Want to alienate the very people you are trying to serve? Here is the best way to do that: make them “pray” to receive Christ before they are allowed to participate in the service project. Do you really think this never happens? I’ve seen it with my own eyes – more times than I care to tell. And not just by Christians, but with other religions as well (obviously they would be mandating adherence to their religion). I think the only way people get away with it is if the population is so desperate for service that they will agree to just say something that has no personal meaning in order to get the service. And if we are serving from a pure servant’s heart, we want to avoid this like the plague!
This particular way to ensure failure is LOADED with issues, so let’s highlight a few:
- Conversion will not be genuine.
- It starts the “game” of converting to this religion to get that service, then going the next time to another religious-based provider to get another service and so on. This destroys authentic relationships in the community as everyone competes for the same participants and the community pits one institution against others.
- It artificially inflates our own sense of achievement as we “count” new souls “saved.”
I know what you are thinking – no one would REALLY mandate a conversion to Christianity as part of the service project.
But, let me tell you how this really happens. Take a medical clinic for example: the doctors are running behind so the “traffic flow” director shifts waiting patients into the “spiritual counseling” area where they hear the gospel. Because so many other religions only provide services to their members, the patient erroneously believes that unless they confess Christ they will not be able to see the doctor. So, they confess Christ, fake a tear or two and move on to see the doctor, remaining unchanged in the heart. This story is not meant to belittle the usefulness of medical clinics to bring the gospel message to those who don’t know Jesus, but rather to highlight how we can create this dynamic unintentionally. I’ve seen other instances when this was not as subtle and the spiritual counseling portion was planned to happen first, for whatever reason, before the patient saw a provider.
Let me give you a real life example: I’ve been in the “doctor’s chair” in a medical clinic (in which spiritual counseling happened AFTER seeing a provider, but before they went to the pharmacy) when a Muslim older male patient sat down and announced to me that he was a Muslim. I then proclaimed, “well, I am a Christian and I am fine that you are a Muslim. Is it OK if I am your doctor today?” Then I told him that I was happy to handle his medical concerns, even if he didn’t confess Christ as his Lord. He was visibly relieved then began to tell me his symptoms. I diagnosed him with lung cancer that day after we arranged for a chest x-ray at a local radiological facility and a lung biopsy later. We then connected him with further diagnostic and longer-term treatment options. He had no idea he had lung cancer – he thought he had tuberculosis or a lingering pneumonia (and had undergone treatment for both). Eventually that patient did come to know Jesus, but not because we mandated it as part of the clinic visit. You see, the Islamic clinics in his city only treated those who attended particular mosques. When we were willing to treat him as a patient – and then to continue our care through follow-ups – it spoke volumes to him as a person.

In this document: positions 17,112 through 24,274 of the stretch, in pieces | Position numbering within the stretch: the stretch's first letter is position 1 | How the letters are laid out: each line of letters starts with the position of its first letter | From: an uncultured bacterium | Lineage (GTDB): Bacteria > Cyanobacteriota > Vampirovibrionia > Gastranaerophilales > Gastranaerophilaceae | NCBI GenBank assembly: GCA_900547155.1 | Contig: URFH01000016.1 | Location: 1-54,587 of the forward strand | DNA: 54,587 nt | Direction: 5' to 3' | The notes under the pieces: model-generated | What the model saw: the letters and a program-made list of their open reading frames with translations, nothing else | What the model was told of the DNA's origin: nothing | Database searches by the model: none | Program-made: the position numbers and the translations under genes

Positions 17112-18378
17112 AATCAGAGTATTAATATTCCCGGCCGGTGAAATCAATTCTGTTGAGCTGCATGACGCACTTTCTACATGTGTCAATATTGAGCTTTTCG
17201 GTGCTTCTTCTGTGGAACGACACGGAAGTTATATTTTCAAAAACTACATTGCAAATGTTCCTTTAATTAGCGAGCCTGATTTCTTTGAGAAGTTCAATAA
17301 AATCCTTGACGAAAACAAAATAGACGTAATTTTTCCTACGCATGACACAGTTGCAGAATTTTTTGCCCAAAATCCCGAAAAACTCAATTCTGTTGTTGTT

This post is the balance to Top Ten Ways to Ensure Project Failure #6 – be quiet as a church mouse about Jesus. We must be willing to tell people about Jesus, but we need to be very sensitive to the local culture in how we do this. Community service projects are one of the BEST platforms for the gospel of Jesus, but the gospel’s delivery cannot be one-size fits all. What works in one place will cause damage in another. And what works with one population group might bring project failure if tried with another.
So how do we weave the gospel into our community service project well? We have to start with a few questions and dialogue with local church leaders:
- What are the prevailing customs locally regarding the type of project we are considering? What do other groups do or not do? Are there other religious-based services and are these restricted to members only?
- What is the local perception of Christian-operated service projects and how can this project improve that perception, no matter what it is?
- What is the best way to share the gospel in this culture? How should we involve local church leaders in the planning process and the project’s implementation?
- How can we avoid the pitfall of appearing to mandate a conversion to Christianity, while also being faithful to share the gospel and give the opportunity for true relationship with Christ?
The bottom line on this issue is that we need to be bold, but respectful and aware of local cultural issues, in our presentation of the gospel. When we can do that, we improve our service project’s likelihood of success and that people will be reached with the message of Jesus.